Russian rabbi; born about 1720; died 1793 at Wilna, where his father, who had been rabbi in Pruzhani, Rushany, and Wilkowyszky, spent his last years (see Abigdor ben Samuel). His father-in-law, Judah ben Eliezer, surnamed "Yesod," was probably the most influential citizen of Wilna in his time, and contributed much to Samuel's advancement. The latter was at first engaged in business; and several financial agreements between him and the "ḳahal" (communal council) of Wilna (c. 1745) are recorded. In 1750, while still a young man, he was chosen rabbi of the old community of Wilna, but for several years his father-in-law administered the office, which, in those times of rabbinical jurisdiction over all secular Jewish affairs, was one of great responsibility. Later Samuel became rabbi of Smorgony, and there is a record of his having held also (c. 1777) the rabbinate of Königsberg (Epstein, "Geburot ha-Ari," p. 29, Wilna, 1870).

In 1777 the ḳahal of Wilna decided to remove Samuel from the rabbinate. The community was divided on the matter, and a quarrel ensued, which was conducted with much bitterness. The Gentile authorities also took sides, Prince Radziwill, the waywode of Wilna, agreeing with the views of the ḳahal, which represented the secular authority of the Jewish community, while Archbishop Masolski took the part of the rabbi. Samuel and many of his partizans removed to the suburb of Antokol, which was under the bishop's jurisdiction, in order to be safe from the persecutions of Radziwill, who ruled the city. Many were subjected to imprisonment or exile; and it may be said that both sides lost in the end. The power of the ḳahal was broken, and under the new Russian dominion it was unable to regain its former status.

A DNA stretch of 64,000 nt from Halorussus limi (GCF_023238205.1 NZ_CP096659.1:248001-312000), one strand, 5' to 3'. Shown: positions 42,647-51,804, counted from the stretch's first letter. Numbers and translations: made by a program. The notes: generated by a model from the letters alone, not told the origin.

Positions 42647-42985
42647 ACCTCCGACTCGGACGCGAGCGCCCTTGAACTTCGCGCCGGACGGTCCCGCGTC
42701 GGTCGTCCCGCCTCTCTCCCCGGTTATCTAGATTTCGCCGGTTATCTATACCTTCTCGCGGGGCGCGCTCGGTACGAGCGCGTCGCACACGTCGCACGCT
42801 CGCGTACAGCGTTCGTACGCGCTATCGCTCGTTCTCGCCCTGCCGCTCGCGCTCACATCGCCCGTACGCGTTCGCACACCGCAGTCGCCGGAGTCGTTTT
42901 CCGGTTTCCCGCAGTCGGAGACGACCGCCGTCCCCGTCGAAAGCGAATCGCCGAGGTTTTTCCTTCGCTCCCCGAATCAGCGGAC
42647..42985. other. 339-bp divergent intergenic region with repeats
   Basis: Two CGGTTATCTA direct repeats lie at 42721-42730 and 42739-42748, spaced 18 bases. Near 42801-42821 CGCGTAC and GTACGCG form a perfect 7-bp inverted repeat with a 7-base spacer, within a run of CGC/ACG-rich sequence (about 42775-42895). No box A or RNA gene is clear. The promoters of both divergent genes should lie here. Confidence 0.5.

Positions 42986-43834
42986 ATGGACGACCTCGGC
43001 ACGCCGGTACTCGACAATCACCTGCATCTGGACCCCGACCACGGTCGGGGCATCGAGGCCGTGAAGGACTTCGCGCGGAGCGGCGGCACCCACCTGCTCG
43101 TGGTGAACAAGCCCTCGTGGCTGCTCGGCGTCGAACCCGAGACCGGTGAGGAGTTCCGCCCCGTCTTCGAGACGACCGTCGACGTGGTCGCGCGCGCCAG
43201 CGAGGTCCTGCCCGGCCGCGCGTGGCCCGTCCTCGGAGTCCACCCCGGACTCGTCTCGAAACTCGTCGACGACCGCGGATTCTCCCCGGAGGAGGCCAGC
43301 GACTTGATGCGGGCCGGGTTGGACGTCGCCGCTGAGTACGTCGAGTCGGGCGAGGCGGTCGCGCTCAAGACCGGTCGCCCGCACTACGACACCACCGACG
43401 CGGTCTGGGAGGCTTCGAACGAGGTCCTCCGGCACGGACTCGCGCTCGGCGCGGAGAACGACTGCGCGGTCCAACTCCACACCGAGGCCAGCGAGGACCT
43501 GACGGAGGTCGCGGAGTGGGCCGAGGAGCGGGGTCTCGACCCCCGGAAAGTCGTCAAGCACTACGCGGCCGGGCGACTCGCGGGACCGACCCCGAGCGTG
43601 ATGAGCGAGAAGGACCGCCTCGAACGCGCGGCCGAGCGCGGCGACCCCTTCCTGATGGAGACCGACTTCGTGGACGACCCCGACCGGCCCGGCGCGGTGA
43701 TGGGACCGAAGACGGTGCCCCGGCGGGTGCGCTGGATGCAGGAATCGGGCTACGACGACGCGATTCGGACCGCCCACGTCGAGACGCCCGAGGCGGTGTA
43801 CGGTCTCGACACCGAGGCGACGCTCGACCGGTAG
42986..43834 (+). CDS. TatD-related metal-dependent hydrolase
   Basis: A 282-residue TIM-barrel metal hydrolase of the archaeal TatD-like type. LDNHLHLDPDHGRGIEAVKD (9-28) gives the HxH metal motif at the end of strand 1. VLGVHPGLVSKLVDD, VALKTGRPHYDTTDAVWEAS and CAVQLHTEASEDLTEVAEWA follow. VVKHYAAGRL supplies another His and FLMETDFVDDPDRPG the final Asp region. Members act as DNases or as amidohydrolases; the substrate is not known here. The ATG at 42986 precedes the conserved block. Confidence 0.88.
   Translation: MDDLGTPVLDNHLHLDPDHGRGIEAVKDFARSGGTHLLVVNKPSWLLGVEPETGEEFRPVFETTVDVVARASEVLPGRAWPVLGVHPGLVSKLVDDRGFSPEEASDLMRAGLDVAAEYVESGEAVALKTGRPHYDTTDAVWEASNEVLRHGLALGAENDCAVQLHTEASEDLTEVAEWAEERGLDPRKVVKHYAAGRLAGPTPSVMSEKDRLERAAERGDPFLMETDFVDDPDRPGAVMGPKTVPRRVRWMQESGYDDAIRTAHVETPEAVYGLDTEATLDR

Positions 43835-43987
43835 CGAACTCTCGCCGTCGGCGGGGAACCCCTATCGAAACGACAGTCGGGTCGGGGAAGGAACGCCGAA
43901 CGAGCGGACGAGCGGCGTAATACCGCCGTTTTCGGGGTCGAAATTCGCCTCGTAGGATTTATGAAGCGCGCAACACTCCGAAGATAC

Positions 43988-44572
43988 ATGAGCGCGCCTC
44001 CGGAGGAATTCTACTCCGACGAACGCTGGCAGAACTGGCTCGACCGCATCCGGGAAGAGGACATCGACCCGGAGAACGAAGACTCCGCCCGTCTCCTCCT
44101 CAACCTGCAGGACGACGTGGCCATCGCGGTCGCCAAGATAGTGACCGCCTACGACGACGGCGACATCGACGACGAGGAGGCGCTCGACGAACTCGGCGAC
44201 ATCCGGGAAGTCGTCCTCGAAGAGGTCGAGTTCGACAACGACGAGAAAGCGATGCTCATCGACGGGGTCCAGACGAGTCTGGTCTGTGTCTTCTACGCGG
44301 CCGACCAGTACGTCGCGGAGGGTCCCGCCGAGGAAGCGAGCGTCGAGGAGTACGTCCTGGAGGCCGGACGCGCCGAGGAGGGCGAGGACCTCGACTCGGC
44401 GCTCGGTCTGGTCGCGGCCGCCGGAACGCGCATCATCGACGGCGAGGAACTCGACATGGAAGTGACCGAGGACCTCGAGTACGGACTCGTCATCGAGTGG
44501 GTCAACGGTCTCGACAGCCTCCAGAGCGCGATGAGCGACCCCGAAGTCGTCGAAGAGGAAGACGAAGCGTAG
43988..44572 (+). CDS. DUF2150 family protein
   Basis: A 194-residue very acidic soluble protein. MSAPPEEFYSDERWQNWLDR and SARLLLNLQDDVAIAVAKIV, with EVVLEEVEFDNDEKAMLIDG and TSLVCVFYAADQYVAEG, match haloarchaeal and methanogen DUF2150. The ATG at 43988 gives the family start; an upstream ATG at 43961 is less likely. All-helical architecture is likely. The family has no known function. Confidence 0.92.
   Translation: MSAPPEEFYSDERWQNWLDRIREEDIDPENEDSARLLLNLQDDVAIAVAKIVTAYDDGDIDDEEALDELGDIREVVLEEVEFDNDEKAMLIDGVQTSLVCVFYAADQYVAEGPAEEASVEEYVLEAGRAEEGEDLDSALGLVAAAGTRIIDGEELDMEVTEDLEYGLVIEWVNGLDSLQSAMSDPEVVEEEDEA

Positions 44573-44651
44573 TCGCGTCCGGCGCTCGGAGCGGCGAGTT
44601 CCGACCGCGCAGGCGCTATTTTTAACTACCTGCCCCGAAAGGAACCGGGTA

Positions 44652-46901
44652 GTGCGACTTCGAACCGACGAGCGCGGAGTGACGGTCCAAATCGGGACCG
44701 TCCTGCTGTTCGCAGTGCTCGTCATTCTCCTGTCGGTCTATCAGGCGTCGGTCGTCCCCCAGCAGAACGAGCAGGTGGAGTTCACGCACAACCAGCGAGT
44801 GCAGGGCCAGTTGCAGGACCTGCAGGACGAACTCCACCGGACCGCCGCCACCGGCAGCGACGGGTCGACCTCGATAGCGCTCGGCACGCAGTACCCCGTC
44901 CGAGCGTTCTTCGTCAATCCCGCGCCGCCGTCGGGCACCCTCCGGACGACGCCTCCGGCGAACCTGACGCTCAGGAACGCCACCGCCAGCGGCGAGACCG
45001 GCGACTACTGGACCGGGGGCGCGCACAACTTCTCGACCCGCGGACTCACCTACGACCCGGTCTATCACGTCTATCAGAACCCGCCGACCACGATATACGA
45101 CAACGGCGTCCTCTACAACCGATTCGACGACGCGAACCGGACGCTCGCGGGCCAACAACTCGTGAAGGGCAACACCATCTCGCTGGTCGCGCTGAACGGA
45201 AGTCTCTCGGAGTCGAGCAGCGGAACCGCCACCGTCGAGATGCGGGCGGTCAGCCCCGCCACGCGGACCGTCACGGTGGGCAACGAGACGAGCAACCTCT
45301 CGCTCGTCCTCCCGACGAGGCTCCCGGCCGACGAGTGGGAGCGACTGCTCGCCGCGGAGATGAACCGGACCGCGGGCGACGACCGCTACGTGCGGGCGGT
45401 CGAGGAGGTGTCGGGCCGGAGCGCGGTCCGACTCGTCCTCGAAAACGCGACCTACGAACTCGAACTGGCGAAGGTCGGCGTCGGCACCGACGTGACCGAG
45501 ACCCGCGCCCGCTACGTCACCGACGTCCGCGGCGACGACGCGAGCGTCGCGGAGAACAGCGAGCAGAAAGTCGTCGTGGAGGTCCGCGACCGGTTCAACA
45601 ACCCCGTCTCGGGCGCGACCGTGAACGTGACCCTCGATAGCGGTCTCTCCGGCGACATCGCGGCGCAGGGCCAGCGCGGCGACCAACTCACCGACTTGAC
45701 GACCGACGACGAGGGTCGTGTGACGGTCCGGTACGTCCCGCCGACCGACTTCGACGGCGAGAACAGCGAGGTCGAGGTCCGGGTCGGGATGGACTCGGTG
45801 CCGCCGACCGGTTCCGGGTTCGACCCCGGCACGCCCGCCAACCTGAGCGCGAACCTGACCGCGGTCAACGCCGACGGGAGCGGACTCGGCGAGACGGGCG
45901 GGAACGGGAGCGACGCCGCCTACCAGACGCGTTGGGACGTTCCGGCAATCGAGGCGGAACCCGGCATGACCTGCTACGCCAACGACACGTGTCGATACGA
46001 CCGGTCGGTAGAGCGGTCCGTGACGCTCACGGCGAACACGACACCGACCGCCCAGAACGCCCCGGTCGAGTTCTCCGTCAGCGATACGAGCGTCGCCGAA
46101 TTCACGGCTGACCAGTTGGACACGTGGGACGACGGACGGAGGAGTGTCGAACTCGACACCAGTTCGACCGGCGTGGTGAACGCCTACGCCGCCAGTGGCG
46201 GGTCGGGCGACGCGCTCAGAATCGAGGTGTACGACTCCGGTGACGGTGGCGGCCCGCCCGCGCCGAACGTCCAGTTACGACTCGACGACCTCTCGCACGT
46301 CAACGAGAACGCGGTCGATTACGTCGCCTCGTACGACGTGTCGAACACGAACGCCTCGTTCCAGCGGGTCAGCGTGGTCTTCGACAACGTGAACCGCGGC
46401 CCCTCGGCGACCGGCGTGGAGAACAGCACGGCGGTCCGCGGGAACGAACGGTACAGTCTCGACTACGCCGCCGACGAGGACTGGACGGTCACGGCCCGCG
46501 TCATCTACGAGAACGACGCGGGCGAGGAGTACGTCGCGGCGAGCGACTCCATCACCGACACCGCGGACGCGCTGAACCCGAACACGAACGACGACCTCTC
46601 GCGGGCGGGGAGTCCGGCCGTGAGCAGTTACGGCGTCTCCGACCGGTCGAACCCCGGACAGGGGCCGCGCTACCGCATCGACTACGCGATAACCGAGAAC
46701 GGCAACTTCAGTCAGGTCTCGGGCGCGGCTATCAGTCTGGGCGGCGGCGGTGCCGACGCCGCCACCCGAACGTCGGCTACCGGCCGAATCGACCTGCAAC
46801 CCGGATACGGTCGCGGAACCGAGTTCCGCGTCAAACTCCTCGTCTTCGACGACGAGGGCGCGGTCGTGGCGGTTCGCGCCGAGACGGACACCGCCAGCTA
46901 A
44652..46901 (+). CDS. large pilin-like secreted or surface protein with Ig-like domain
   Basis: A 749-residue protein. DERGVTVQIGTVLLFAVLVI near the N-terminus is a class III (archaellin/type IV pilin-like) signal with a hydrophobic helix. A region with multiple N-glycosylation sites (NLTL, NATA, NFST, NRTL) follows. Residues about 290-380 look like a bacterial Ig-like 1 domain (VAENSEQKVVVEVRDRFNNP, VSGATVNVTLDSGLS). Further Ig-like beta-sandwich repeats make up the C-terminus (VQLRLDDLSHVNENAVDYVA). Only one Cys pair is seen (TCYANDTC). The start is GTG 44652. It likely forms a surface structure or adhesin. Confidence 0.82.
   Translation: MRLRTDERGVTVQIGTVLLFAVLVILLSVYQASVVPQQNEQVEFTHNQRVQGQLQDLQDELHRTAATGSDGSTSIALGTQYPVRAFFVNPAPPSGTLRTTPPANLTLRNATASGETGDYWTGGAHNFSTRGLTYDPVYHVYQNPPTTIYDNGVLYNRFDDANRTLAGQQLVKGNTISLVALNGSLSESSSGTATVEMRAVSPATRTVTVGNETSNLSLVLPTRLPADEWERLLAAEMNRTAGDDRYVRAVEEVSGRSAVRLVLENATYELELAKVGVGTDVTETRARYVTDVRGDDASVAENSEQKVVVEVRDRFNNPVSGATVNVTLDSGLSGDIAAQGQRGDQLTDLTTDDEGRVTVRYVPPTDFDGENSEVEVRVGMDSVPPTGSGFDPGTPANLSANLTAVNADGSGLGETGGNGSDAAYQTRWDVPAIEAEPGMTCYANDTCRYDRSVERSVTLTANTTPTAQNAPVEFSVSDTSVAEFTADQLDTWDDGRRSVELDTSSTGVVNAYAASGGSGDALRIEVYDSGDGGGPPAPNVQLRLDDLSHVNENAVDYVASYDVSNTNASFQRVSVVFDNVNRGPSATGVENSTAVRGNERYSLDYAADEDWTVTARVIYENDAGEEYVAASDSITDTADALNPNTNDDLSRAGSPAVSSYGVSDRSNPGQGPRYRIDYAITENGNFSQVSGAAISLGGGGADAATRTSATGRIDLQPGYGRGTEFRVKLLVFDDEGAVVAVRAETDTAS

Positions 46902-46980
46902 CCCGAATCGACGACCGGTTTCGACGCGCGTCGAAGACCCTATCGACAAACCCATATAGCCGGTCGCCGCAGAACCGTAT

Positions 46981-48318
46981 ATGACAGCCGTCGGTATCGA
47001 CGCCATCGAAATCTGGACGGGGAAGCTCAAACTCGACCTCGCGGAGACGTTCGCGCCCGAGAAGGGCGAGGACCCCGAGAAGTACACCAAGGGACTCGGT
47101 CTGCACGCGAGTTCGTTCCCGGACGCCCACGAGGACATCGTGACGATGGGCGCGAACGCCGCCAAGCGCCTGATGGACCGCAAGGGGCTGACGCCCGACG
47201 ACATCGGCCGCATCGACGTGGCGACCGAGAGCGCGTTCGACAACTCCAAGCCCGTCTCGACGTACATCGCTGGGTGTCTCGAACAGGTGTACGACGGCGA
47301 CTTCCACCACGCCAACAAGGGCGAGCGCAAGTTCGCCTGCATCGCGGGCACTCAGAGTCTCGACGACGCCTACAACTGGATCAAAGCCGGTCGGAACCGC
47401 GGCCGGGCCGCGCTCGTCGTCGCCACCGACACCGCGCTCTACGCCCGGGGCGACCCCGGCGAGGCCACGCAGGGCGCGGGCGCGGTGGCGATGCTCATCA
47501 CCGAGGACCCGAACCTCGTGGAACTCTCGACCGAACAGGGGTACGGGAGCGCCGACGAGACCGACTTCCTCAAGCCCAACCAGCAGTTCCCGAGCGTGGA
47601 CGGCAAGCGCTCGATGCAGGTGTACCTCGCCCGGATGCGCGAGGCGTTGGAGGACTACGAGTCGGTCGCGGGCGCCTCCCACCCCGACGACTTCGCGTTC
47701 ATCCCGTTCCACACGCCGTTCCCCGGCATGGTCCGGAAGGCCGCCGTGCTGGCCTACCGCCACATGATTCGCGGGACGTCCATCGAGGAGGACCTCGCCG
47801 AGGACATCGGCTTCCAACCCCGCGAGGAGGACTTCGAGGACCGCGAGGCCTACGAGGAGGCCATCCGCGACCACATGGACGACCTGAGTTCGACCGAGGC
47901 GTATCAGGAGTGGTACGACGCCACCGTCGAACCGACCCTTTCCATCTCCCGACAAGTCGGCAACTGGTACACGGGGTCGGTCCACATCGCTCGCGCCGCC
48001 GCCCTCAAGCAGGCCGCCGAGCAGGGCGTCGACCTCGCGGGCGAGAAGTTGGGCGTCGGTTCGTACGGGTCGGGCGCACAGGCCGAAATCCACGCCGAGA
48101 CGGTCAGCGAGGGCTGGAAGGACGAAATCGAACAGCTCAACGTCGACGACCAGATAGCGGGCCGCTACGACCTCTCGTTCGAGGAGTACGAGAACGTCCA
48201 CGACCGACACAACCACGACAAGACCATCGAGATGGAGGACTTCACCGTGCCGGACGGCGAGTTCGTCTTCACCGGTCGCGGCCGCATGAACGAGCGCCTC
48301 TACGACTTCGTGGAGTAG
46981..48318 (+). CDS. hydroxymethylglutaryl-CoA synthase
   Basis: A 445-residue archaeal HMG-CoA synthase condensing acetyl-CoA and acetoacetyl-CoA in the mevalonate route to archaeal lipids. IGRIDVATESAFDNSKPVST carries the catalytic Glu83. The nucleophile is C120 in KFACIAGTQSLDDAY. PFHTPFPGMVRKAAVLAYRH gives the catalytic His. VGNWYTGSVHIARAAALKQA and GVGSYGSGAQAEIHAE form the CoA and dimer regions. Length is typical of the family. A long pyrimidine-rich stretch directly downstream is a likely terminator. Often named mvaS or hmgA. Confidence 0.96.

Samuel remained rabbi in name only. The office died with him; and in the strict sense of the word Wilna has not since had a rabbi or "ab bet din." Samuel is not known to have left any writings; but he is mentioned in contemporary rabbinical works with the highest respect.

  • Fuenn, Ḳiryah Ne'emanah, pp. 126-132, Wilna, 1860.
H. R. P. Wi.
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